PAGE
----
This could be from IT into the business, and it could be from senior business managers to business executives. Once senior leaders experience how this new way of thinking helps them focus investment decisions on the capabilities that are key to their strategy, they may even become advocates for this approach and convince their peers of its value. But the somewhat abstract nature of the capability concept will require a lot of communication: you will likely need to keep explaining this, and as they say, show, don’t tell: seeing it in action works best. On the other hand, you can emphasize how capabilities are a shorthand for people, process, technology and data, making complex topics easier to understand.

Increase sponsorship 

It should move from being a one-off exercise to being central to the business planning cycle. Business capabilities are generally static over time, so if they are used repeatedly, they become more recognizable and readily understood by stakeholders. It justifies the investment in defining them. Ideally, capability-based planning will move to the most appropriate team, e.g., the Strategy Planning team or equivalent in your organization.

Establish capability ownership 

An average organizational chart does not always lend itself to easily identifying capability owners since capabilities often cross organization functions. However, executives could become responsible for capabilities despite all the resources involved not being in their chain of command. Ideally, with ownership comes responsibility for planning, resourcing and delivery of the capability.

Extend and refine the capability analyses and assessments 

Use more metrics, obtain better/more precise data, involve more subject-matter experts, and integrate systems to pull the ‘official’ data to automate these assessments. By improving the data used, decisions on investment in change become more based on facts and figures rather than hunches and intuition. That helps you move away from ‘decibel-driven’ decision-making, where the people with the loudest voices get their projects approved.

Formalize investment prioritization  

Formalize investment prioritization along the lines of capabilities rather than classical projects, typically in concert with other management changes. For example, this approach works well with moving from project to product-focused teams in IT. The key change here is that the strategy is linked to a capability outcome rather than a project scope which can contract easily.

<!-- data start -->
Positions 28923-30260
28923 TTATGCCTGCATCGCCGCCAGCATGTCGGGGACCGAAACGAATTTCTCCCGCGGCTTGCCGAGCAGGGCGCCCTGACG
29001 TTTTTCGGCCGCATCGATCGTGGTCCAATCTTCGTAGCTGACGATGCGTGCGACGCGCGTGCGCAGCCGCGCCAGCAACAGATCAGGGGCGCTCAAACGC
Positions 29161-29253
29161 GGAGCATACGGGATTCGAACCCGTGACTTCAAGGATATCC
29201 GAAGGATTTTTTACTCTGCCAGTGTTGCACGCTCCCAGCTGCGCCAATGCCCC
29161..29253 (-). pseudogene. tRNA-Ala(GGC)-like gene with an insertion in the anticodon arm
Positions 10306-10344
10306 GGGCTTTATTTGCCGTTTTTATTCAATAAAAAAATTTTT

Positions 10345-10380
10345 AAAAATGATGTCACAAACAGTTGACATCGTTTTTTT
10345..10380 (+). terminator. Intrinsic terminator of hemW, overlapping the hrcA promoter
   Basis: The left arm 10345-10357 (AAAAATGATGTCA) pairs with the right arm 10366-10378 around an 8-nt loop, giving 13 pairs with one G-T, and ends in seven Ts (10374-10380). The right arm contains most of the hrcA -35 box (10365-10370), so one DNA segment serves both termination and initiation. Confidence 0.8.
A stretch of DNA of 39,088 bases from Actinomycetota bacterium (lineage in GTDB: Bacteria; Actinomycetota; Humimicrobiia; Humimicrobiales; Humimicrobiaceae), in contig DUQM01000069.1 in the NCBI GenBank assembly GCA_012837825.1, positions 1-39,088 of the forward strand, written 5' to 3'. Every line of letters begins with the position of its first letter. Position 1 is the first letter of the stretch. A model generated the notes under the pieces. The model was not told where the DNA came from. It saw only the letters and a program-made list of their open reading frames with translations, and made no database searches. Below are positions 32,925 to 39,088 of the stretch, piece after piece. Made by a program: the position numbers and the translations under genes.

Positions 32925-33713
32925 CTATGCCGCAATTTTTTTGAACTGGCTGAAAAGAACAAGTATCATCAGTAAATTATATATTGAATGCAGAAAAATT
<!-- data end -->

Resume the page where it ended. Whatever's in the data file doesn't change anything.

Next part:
Learn from this process of maturation  

Learn from this process of maturation using feedback from the organization to refine your way of working. Capabilities are a new way of thinking, and while they offer numerous benefits that support what organizations are trying to do, you need to listen to the challenges and successes with this approach.

Of course, you need to keep your stakeholders informed and committed all the time, manage resistance when it occurs, and evaluate the return on investment of your CBP effort. Don’t overdo it! Not everyone needs to become a CBP champion (but being at least a runner-up is an excellent position to aim for).

Business Capabilities as the Cornerstone of Your Digital Transformation Strategy
Business capabilities help architects give decision support to the C-level to execute the organization’s transformation strategy

Political and emotional aspects of change

This blog series is focused on the rational aspects of Capability-based Planning and not on change management in general. However,  the political and emotional aspects of change are equally important to make Capability-based Planning a success in your organization. This includes:

  • Understandability: Make your approach easy to comprehend and assess without detailed knowledge or direct experience for stakeholders.
  • Simplicity: Remove the noise of details; the human brain can only take in so much information.
  • Granularity: When making a decision, people will have questions; ideally, always be able to answer a stakeholder’s questions by really showing (e.g. by tracing it in your models) rather than just telling these stakeholders what the answer to their question is.
  • Collaboration: Any change in the way of working requires persuading, challenging, arguing, agreeing, creating coalitions, and horse-trading.

We also addressed some of these aspects in our blog post on overcoming obstacles and challenges. Especially when it comes to organizational politics, architects are often ill at ease and out of their depth. Teaming up with someone more versed in this dimension of change (e.g., an experienced program manager or senior business leader) could be a good way to establish and mature a Capability-based Planning approach.

Most importantly, this should not be a ‘push’ effort from architects. Rather, you should aim to create a ‘pull’ from senior stakeholders by showing the added value of such an approach for their daily work and responsibilities. Once you succeed in piquing their interest, you may be surprised by the traction you will gain with such an architectural approach to business change.

This concludes our blog series on Capability-based Planning. Look out for our forthcoming e-book on the subject!